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April, 1986, Vol. 109, No. 4
Employment growth in the
temporary help industry
Few industries have grown faster in recent years than the temporary help supply industry. Although still small in overall terms, with 735,000 workers representing less than one percent of total wage and salary employment in nonagricultural establishments in December 1985, the industry almost doubled in employment size in the 3 years since the trough of the recession in 1982 and accounted for 3 percent of the total job growth. Indications are that rapid growth of employment in the industry will continue through the mid-1990's.
As part of an ongoing Bureau of Labor Statistics study of the service-sector portion of the economy, this article documents the job gains recently experienced in the industry, and discusses reasons for the increase in demand for temporary workers and factors leading to the growth in supply of workers for temporary jobs. It also discusses differences in the occupational segments of the temporary help market. The article primarily uses data from the Current Employment Statistics survey and data from reports covered by unemployment insurance programs.1 It also is based on information obtained through interviews with temporary help supply firms and their customers.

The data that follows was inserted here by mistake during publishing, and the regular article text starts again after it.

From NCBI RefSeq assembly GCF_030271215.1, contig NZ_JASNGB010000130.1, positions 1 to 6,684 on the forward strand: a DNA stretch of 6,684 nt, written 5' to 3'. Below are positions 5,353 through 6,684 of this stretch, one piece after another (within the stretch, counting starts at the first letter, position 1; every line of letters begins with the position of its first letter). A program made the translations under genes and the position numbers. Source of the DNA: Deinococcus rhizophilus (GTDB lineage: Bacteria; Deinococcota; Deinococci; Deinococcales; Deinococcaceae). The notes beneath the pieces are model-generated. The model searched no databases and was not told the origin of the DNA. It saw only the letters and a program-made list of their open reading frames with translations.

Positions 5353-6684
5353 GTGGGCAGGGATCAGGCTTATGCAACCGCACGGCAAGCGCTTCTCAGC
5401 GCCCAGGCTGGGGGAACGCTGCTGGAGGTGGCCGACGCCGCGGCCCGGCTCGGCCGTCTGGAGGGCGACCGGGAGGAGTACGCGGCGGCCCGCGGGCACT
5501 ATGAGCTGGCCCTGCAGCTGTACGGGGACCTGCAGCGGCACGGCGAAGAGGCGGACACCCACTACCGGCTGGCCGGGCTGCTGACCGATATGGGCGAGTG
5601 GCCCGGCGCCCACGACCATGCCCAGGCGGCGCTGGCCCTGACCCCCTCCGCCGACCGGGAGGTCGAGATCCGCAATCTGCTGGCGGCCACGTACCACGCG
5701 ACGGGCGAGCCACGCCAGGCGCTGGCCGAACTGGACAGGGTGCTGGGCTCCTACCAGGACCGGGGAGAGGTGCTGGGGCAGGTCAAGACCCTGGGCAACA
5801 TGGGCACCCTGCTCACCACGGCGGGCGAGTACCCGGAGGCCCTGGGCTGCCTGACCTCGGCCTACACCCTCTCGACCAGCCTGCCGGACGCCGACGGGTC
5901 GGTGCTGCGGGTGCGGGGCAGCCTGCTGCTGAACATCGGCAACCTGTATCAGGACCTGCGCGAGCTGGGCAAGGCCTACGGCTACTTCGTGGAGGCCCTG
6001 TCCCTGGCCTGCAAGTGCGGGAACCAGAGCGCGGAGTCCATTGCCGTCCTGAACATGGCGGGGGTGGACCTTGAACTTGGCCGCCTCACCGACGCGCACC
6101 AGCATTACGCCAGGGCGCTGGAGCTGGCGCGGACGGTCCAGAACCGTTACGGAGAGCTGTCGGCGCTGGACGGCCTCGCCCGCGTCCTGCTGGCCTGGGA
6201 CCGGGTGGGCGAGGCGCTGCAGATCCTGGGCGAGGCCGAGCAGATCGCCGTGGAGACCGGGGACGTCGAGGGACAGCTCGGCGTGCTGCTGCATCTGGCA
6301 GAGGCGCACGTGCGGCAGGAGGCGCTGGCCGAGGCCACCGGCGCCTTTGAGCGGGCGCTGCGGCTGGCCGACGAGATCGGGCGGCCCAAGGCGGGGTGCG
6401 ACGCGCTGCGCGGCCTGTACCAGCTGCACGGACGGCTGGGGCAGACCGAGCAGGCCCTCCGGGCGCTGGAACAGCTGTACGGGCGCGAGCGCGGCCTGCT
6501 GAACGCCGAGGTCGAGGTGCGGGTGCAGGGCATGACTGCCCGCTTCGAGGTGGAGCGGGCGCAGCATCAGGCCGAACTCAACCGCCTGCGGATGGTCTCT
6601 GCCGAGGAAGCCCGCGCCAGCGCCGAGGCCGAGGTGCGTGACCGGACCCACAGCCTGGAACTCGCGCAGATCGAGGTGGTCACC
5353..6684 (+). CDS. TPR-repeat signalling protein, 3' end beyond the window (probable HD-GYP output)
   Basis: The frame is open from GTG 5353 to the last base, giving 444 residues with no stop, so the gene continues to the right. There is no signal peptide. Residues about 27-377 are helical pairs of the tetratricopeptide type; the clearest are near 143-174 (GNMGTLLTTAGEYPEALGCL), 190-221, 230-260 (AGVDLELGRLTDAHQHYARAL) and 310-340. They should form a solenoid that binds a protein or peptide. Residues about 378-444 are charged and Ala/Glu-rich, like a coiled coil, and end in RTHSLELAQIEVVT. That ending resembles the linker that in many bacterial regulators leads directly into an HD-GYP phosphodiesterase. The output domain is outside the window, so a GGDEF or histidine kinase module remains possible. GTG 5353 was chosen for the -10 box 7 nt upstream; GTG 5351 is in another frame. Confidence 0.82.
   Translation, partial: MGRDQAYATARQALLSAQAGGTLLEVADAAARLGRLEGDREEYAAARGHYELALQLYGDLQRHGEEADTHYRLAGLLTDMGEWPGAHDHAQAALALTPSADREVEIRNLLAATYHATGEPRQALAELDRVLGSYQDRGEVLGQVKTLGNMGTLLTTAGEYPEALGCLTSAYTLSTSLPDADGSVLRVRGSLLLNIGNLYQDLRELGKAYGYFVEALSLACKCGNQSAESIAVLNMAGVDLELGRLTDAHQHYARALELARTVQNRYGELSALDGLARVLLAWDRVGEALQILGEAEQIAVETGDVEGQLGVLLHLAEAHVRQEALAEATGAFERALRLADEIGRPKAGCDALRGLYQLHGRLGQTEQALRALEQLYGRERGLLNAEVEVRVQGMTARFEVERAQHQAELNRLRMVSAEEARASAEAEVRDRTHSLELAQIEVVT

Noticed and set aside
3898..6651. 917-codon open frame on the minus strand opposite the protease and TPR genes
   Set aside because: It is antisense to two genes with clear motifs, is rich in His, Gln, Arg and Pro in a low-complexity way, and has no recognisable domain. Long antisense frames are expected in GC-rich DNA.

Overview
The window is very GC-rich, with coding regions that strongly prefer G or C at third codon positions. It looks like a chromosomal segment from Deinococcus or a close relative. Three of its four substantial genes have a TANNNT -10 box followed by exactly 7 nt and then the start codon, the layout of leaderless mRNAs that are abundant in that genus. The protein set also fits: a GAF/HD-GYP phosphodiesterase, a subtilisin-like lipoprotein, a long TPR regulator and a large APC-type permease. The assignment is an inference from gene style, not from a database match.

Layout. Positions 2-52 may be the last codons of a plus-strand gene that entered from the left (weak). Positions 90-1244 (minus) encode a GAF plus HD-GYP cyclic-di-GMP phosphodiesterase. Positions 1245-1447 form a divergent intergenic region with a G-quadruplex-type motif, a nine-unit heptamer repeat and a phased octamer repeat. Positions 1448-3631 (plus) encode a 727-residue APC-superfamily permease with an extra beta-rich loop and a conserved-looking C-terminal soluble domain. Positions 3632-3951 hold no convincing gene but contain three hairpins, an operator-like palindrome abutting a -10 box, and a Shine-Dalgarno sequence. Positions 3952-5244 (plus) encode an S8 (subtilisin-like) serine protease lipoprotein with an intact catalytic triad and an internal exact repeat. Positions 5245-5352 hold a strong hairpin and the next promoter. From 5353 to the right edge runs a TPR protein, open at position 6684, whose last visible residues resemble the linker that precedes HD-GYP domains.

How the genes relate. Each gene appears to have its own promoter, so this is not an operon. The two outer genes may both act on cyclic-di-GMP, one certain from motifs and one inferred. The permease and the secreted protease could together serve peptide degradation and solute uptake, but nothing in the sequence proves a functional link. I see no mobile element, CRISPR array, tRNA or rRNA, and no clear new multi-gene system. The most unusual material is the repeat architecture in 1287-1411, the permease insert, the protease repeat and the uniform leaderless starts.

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1 Wage and salary employment levels for 1978 through 1981 were obtained from State reports of establishments covered under State unemployment insurance laws. These reports cover about 98 percent of total civilian wage and salary employees on nonagricultural payrolls in the United States. Estimates of wage and salary employment for 1982-85 were obtained from the Bureau of Labor Statistics' Current Employment Statistics (CES) program, which provides information from payroll records of employees based on a sample survey of establishments. Employment data from these two sources are basically comparable. In fact, the State reports of establishments covered under unemployment insurance laws are the primary sources of benchmark information for the Current Employment Statistics program. A description of the two sources appears in the monthly Bureau of Labor Statistics publication, Employment and Earnings.
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